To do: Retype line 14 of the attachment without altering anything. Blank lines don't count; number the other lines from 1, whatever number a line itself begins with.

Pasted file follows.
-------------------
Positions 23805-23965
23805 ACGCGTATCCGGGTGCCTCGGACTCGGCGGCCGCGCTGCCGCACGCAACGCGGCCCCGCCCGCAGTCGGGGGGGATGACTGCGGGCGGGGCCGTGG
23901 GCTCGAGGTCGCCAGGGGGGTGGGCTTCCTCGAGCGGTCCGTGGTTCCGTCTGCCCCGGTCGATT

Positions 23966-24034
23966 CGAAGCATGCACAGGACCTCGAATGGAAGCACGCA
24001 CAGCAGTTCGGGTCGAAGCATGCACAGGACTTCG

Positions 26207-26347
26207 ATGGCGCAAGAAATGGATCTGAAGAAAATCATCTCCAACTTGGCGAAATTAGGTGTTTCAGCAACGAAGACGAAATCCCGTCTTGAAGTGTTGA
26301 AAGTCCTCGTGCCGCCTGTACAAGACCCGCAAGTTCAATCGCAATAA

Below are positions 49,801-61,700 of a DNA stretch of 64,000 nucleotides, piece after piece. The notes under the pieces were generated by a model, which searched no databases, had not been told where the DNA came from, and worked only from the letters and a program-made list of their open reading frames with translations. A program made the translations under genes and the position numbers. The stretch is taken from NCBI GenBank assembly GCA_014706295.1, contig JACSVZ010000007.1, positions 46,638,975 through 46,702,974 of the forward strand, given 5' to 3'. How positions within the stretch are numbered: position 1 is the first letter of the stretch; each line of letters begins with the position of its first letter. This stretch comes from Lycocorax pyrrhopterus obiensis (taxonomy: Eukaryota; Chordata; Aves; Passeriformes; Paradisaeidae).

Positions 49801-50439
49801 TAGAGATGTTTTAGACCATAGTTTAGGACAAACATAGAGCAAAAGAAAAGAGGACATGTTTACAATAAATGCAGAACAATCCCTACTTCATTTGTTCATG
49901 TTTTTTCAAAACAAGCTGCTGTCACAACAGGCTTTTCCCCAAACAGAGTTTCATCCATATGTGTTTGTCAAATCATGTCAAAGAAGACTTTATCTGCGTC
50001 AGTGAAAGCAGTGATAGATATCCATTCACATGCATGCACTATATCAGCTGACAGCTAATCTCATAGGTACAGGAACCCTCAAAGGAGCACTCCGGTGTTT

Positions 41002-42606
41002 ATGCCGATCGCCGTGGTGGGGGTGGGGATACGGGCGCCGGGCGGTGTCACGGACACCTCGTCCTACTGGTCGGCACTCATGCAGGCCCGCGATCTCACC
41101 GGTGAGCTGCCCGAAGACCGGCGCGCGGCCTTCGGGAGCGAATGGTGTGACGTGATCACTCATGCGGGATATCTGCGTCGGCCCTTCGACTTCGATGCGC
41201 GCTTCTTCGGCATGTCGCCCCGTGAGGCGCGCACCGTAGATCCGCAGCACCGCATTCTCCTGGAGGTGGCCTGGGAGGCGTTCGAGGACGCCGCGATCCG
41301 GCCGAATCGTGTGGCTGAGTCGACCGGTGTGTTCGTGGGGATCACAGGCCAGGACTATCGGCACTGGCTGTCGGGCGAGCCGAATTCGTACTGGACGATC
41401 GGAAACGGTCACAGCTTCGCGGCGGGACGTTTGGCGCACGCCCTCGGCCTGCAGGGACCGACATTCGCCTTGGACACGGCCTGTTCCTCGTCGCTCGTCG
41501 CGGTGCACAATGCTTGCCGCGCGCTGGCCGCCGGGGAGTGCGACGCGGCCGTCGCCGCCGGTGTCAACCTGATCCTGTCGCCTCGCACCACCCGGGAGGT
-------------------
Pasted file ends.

50001 AGTGAAAGCAGTGATAGATATCCATTCACATGCATGCACTATATCAGCTGACAGCTAATCTCATAGGTACAGGAACCCTCAAAGGAGCACTCCGGTGTTT